Scientific Publications by FDA Staff
Infect Immun 2004 Apr;72(4):2248-53
Measuring the effects of an ever-changing environment on malaria control.
McCutchan TF, Grim KC, Li J, Weiss W, Rathore D, Sullivan M, Graczyk TK, Kumar S, Cranfield MR
McCutchan TF, NIAID, Parasit Dis Lab, Sect Growth & Dev, NIH, 9000 Rockville Pike, Bethesda, MD 20892 USA NIAID, Parasit Dis Lab, Sect Growth & Dev, NIH, Bethesda, MD 20892 USA US FDA, Ctr Biol Review & Res, Div Emerging Transfus Transmitted Dis, Bethesda, MD 20014 USA USN, Med Res Ctr, Malaria Program, Silver Spring, MD 20903 USA Johns Hopkins Univ, John Hopkins Sch Med, Baltimore, MD USA Baltimore Zoo, Dept Med, Baltimore, MD USA St Clares Hosp, Dept Pathol, Denville, NJ USA
The effectiveness of malaria control measures depends not only on the potency of the control measures themselves but also upon the influence of variables associated with the environment. Environmental variables have the capacity either to enhance or to impair the desired outcome. An optimal outcome in the field, which is ultimately the real goal of vaccine research, will result from prior knowledge of both the potency of the control measures and the role of environmental variables. Here we describe both the potential effectiveness of control measures and the problems associated with testing in an area of endemicity. We placed canaries with different immunologic backgrounds (e.g., naive to malaria infection, vaccinated naive, and immune) directly into an area where avian malaria, Plasmodium relictum, is endemic. In our study setting, canaries that are naive to malaria infection routinely suffer approximately 50% mortality during their first period of exposure to the disease. In comparison, birds vaccinated and boosted with a DNA vaccine plasmid encoding the circumsporozoite protein of P. relictum exhibited a moderate degree of protection against natural infection (P < 0.01). In the second year we followed the fate of all surviving birds with no further manipulation. The vaccinated birds from the first year were no longer statistically distinguishable for protection against malaria from cages of naive birds. During this period, 36% of vaccinated birds died of malaria. We postulate that the vaccine-induced protective immune responses prevented the acquisition of natural immunity similar to that concurrently acquired by birds in a neighboring cage. These results indicate that dominant environmental parameters associated with malaria deaths can be addressed before their application to a less malleable human system.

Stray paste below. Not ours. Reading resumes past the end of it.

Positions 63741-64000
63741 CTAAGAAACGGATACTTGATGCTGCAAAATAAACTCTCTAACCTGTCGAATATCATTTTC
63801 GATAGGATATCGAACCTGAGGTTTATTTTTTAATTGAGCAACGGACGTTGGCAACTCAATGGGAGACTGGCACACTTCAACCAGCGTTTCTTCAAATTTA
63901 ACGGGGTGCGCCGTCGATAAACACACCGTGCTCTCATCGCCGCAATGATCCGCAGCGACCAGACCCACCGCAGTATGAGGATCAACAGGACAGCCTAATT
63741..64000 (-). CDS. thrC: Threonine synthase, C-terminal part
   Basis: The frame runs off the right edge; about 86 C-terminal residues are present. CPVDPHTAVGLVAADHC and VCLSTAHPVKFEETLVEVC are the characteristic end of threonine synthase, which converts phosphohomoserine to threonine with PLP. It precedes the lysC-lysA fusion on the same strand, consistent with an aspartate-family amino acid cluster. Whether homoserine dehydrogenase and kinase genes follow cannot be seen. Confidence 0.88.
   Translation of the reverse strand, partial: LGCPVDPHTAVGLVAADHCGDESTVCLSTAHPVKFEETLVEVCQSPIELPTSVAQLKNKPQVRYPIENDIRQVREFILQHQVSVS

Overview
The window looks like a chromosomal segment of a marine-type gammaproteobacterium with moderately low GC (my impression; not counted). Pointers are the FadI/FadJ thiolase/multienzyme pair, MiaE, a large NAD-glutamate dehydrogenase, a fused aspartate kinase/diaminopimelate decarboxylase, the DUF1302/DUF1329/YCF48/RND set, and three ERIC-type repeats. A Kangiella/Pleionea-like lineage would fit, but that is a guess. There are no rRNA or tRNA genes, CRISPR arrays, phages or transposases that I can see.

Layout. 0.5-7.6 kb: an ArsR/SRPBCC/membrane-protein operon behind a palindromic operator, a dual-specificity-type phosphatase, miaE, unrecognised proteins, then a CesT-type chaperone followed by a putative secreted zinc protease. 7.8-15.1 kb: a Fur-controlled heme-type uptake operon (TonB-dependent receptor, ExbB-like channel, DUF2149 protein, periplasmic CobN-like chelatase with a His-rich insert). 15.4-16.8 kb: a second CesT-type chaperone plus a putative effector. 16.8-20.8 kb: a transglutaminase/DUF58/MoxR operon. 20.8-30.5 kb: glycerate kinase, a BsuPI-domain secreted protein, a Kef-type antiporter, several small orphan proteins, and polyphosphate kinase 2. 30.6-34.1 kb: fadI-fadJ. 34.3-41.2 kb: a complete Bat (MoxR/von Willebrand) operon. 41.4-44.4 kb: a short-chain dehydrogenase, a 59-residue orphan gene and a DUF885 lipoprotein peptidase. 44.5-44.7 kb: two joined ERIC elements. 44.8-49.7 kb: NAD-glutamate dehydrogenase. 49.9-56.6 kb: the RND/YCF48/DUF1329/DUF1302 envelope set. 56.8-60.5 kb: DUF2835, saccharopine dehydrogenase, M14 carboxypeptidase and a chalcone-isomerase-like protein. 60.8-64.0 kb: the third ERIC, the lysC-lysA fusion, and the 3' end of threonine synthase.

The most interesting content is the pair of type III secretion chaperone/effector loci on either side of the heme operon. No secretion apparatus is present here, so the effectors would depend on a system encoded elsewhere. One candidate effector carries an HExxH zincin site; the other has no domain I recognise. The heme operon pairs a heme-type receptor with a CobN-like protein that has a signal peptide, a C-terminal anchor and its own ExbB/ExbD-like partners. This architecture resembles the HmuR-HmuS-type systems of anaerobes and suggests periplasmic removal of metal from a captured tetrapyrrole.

|Category: Journal Article, Peer|
|PubMed ID: #15039349|
|Includes FDA Authors from Scientific Area(s): Biologics|
|Entry Created: 2011-10-04||Entry Last Modified: 2012-08-29|